"Mr. Watson, come here, I want you"

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Bell's telephone - 1877

On 14 February  1876, Alexander Graham Bell filed, in America, an application for a patent on a piece of equipment for transmitting vocal sounds. "Mr. Watson, come here, I want you" was what Bell said to his assistant on 10 March that same year as he transmitted the first complete sentence over 100 feet of wire.

Bell's telephone - 1877



In 1878, Bell demonstrated his apparatus - by then known as a telephone - to Queen Victoria on 14 January at Osborne House on the Isle of Wight. From there, calls were made to London, Cowes and Southampton - the first long-distance telephone calls ever made in the UK.

The Telephone Company Ltd was formed to market Bell's invention in Great Britain and their first Telephone Exchange was opened in London in 1879. It served eight subscribers. The first known Telephone Directory was published in January 1880 listing 250 subscribers connected to 3 London Exchanges.

Osborne House

Osborne House, Isle of Wight

The family home of Queen Victoria and  Prince Albert



Introducing a telephone system to London was fairly straightforward compared with the creation of a nation-wide system throughout the country. There were rival companies, each with their own lines and operating systems to bring together and many technical difficulties to overcome before the telephone reached the more remote areas of Great Britain such as Devon and Cornwall.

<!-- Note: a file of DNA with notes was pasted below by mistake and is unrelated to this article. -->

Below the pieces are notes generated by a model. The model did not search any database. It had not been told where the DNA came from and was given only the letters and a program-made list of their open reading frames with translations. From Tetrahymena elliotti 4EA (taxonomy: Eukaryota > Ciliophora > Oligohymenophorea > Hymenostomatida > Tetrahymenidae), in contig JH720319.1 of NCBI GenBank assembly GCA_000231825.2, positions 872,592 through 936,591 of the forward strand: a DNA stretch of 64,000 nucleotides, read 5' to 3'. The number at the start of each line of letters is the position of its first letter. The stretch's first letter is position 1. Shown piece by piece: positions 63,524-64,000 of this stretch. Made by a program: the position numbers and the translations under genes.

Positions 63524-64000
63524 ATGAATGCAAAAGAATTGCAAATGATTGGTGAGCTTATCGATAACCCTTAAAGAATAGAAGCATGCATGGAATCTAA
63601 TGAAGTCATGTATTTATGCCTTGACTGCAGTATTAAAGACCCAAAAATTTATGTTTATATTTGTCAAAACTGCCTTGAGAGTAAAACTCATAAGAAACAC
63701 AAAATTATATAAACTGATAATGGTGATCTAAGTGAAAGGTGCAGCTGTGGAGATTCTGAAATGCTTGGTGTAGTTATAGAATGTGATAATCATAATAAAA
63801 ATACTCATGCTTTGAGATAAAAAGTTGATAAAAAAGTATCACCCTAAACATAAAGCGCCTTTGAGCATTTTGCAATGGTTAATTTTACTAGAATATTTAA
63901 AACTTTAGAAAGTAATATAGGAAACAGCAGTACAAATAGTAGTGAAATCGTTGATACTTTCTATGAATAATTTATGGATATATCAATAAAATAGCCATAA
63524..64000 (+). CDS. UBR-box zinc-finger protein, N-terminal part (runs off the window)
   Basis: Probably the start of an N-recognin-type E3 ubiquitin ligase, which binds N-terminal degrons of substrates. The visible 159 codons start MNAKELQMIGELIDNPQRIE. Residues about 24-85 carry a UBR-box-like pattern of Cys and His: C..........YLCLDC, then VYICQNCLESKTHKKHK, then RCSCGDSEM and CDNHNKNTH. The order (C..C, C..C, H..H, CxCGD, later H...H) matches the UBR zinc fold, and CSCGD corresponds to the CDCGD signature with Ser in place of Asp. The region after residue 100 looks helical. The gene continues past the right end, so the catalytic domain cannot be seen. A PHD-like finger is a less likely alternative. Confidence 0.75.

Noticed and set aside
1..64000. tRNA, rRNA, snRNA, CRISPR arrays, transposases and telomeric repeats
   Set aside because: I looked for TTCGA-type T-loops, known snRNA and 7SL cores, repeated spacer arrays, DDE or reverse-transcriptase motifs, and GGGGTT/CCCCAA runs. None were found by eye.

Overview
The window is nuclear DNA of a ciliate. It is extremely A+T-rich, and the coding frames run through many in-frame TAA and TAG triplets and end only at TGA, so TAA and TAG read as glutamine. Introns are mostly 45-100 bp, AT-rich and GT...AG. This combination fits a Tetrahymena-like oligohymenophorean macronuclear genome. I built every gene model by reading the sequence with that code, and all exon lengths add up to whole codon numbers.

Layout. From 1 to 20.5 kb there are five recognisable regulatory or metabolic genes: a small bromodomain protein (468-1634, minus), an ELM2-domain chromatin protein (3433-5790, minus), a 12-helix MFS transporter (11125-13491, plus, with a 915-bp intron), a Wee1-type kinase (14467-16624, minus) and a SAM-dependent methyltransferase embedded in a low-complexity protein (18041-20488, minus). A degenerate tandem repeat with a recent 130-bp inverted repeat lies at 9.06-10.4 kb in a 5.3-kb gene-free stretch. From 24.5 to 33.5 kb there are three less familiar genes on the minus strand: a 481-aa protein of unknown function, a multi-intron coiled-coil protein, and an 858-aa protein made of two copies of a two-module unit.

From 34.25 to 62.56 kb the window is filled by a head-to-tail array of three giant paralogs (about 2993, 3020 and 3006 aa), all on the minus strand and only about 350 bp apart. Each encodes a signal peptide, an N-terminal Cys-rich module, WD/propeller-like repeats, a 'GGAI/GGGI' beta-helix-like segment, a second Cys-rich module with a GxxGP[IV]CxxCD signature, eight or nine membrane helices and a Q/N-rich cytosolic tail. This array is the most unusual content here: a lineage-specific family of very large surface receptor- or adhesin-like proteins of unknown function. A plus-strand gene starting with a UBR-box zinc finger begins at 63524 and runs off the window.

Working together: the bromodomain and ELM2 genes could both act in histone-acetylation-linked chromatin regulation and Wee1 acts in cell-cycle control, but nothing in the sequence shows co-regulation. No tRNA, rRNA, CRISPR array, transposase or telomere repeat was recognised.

In 1889, four companies united to form the National Telephone Company which then went on to buy up all the smaller companies such as The Western Counties and South Wales Company with its 4027 lines which it purchased in 1892.


Central Telephone Exchange, London

Central Telephone Exchange, London

Women were employed because they could be paid far less than men


By the time of the 1901 Census, the National Telephone Company had established itself in Exeter. We know this from the census return of Douglas Stentiford, Jessie's youngest brother, who was born in Plymouth in 1874 and whose family we first met in Issue 5. We find him living with his wife Adeline, their baby daughter Matilda and his niece, Marian Leleux, at 37 Beaufort Road in the St. Thomas area of Exeter. He is working for the National Telephone Company as a foreman  supervising installation of the lines in this area.


Beaufort Rd, St. Thomas, Exeter

Beaufort Rd, St. Thomas, Exeter

Douglas and Adeline Stentiford lived at number 37

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